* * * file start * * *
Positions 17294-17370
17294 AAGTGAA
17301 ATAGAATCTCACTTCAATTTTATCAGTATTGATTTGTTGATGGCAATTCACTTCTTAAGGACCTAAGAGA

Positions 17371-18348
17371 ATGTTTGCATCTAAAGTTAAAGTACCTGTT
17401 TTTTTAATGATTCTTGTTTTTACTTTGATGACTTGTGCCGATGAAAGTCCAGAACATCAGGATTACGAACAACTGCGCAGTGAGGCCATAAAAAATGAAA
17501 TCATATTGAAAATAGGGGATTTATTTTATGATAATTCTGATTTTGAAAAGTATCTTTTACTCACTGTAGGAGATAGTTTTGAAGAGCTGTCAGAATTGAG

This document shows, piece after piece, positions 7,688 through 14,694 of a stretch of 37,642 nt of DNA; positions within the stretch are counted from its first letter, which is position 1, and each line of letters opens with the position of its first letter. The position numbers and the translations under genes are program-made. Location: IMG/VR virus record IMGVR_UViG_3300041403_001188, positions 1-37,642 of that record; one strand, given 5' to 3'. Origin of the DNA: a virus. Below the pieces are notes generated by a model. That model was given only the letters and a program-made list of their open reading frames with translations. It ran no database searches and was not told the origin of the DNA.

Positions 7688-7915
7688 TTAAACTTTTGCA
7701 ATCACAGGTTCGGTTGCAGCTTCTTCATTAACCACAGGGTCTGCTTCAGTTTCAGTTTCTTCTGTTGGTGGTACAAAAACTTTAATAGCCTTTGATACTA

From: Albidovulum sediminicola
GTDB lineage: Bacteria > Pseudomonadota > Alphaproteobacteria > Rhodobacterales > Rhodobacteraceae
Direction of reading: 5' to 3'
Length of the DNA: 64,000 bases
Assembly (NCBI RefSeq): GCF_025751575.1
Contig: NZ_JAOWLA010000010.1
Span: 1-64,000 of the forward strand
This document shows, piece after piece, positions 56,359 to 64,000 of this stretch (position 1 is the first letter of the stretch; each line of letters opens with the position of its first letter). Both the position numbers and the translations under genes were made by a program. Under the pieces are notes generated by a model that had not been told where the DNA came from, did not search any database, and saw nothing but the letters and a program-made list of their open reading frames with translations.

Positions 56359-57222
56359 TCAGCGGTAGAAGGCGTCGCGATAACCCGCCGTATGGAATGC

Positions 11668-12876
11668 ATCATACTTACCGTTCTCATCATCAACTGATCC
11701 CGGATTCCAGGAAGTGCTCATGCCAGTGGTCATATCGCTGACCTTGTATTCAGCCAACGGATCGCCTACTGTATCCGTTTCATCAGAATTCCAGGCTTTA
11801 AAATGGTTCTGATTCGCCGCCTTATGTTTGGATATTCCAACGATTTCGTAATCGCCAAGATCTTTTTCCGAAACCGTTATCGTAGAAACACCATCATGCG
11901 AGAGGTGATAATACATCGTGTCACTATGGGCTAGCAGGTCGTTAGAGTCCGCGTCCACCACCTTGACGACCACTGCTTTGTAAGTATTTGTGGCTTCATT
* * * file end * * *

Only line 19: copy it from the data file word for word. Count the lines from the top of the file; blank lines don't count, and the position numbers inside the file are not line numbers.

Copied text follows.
This document shows, piece after piece, positions 56,359 to 64,000 of this stretch (position 1 is the first letter of the stretch; each line of letters opens with the position of its first letter). Both the position numbers and the translations under genes were made by a program. Under the pieces are notes generated by a model that had not been told where the DNA came from, did not search any database, and saw nothing but the letters and a program-made list of their open reading frames with translations.